With the dramatic increase in product safety issues over the past couple of years – for example, unsafe lead levels in imported toys; beef, spinach and bean sprout recalls; counterfeit contaminated toothpaste; and the global withdrawal of cox-2s drugs – the federal government decided to take action late last year. It announced its ”Food and Consumer Safety Action Plan,” which is a comprehensive set of new measures that are touted to “make Canadians safer by legislating tougher federal government regulation of food, health and consumer products.” Currently, a discussion paper on the proposed Action Plan is undergoing public consultation and legislation is expected some time this year. The proposed changes would allow for mandatory product recalls, uncapped fines and increased reporting and safety assessment requirements. At the centre of the proposed Action Plan are three key action areas:
- active prevention by providing better safety information to the public and guidance to industry to ensure safety throughout the supply chain;
- identifying and targeting the highest risk products and the benefits and risk at all stages in a product’s life cycle by requiring increased safety testing results to be provided to the government for oversight; and
- enabling rapid response by providing the government with enhanced recall powers and oversight.
Summarized below are the highlights of the government’s proposal in respect of food, consumer and health products. The full discussion paper can be accessed here:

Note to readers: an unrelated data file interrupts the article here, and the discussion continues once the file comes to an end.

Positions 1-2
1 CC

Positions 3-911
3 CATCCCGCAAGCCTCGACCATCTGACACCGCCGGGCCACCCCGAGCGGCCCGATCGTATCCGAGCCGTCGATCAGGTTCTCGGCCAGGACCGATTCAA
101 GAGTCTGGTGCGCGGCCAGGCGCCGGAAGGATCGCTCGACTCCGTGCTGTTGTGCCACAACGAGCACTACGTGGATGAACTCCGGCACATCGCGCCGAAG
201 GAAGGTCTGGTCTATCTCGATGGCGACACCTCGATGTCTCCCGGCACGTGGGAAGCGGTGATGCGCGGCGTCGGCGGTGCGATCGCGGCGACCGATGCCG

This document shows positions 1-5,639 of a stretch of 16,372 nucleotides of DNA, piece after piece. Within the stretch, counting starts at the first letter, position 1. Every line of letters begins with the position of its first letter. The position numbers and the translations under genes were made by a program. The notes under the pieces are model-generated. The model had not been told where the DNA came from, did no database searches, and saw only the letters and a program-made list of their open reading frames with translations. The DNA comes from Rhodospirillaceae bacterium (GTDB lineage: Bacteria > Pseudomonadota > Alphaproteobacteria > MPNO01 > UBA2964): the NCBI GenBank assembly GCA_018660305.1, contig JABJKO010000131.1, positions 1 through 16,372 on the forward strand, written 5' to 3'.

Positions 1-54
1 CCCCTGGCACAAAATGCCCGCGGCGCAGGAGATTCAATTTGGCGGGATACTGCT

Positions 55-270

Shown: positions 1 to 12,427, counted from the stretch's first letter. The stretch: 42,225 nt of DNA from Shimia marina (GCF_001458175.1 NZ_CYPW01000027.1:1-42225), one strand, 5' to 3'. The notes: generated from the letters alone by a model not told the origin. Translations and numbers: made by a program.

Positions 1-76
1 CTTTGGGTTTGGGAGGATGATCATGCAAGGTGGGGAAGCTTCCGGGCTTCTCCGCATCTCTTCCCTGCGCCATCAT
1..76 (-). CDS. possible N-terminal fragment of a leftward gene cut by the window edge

The Action Plan proposes both legislative amendments to the Food and Drugs Act and expanded program measures to enhance Canada’s food safety system, including:
- Broadening the coverage of potentially unsafe foods by addressing issues at the time of importation, including a clearer description of foods not permitted for importation or sale into Canada;
- A new enabling authority to require that high-risk foods be prepared, packed and stored using a system of preventative food safety controls (such as the “Hazard Analysis and Critical Control Point” (HACCP) or equivalent processes);
- Enhanced record-keeping requirements for importers, processors and those who prepare or sell food;
- Creating a specific prohibition against tampering with foods;
- Recognition of comparable foreign inspection systems and results to better address risks at the source;
- New registration and licensing of products, persons or establishments to enable the identification of food importers and the foods brought into Canada;
- Broadened powers of inspectors (including the power to hold, prohibit or restrict the movement of food; introduction of a new definition of “records” that inspectors may have access to; and the ability to obtain telewarrants);
- Development of new policies and standards to enhance prevention of foods safety issues e.g., concerning allergens, chemical contaminants, emerging food-borne pathogens and bioactives in foods; and
- Review of current “Product of Canada” labelling policies.
Consumer products, which include household and personal use items such as cleaning supplies, toys, cosmetics and household appliances, are regulated under a variety of legislation. Such legislation includes, for example, the Hazardous Products Act, Food and Drugs Act (and the Cosmetic Regulations) and the Radiation Emitting Devices Act. The main proposal under the Action Plan is the introduction of a new piece of legislation, the Canadian Consumer Product Safety Act. This Act is intended to modernize Canada’s consumer product safety regime. The new Act would include the following goals:
- Create a new general prohibition against the manufacture, importation, advertisement and sale of consumer products that are (or are likely to be) a danger to the health or safety of the public, whether or not such product is subject to specific legislation;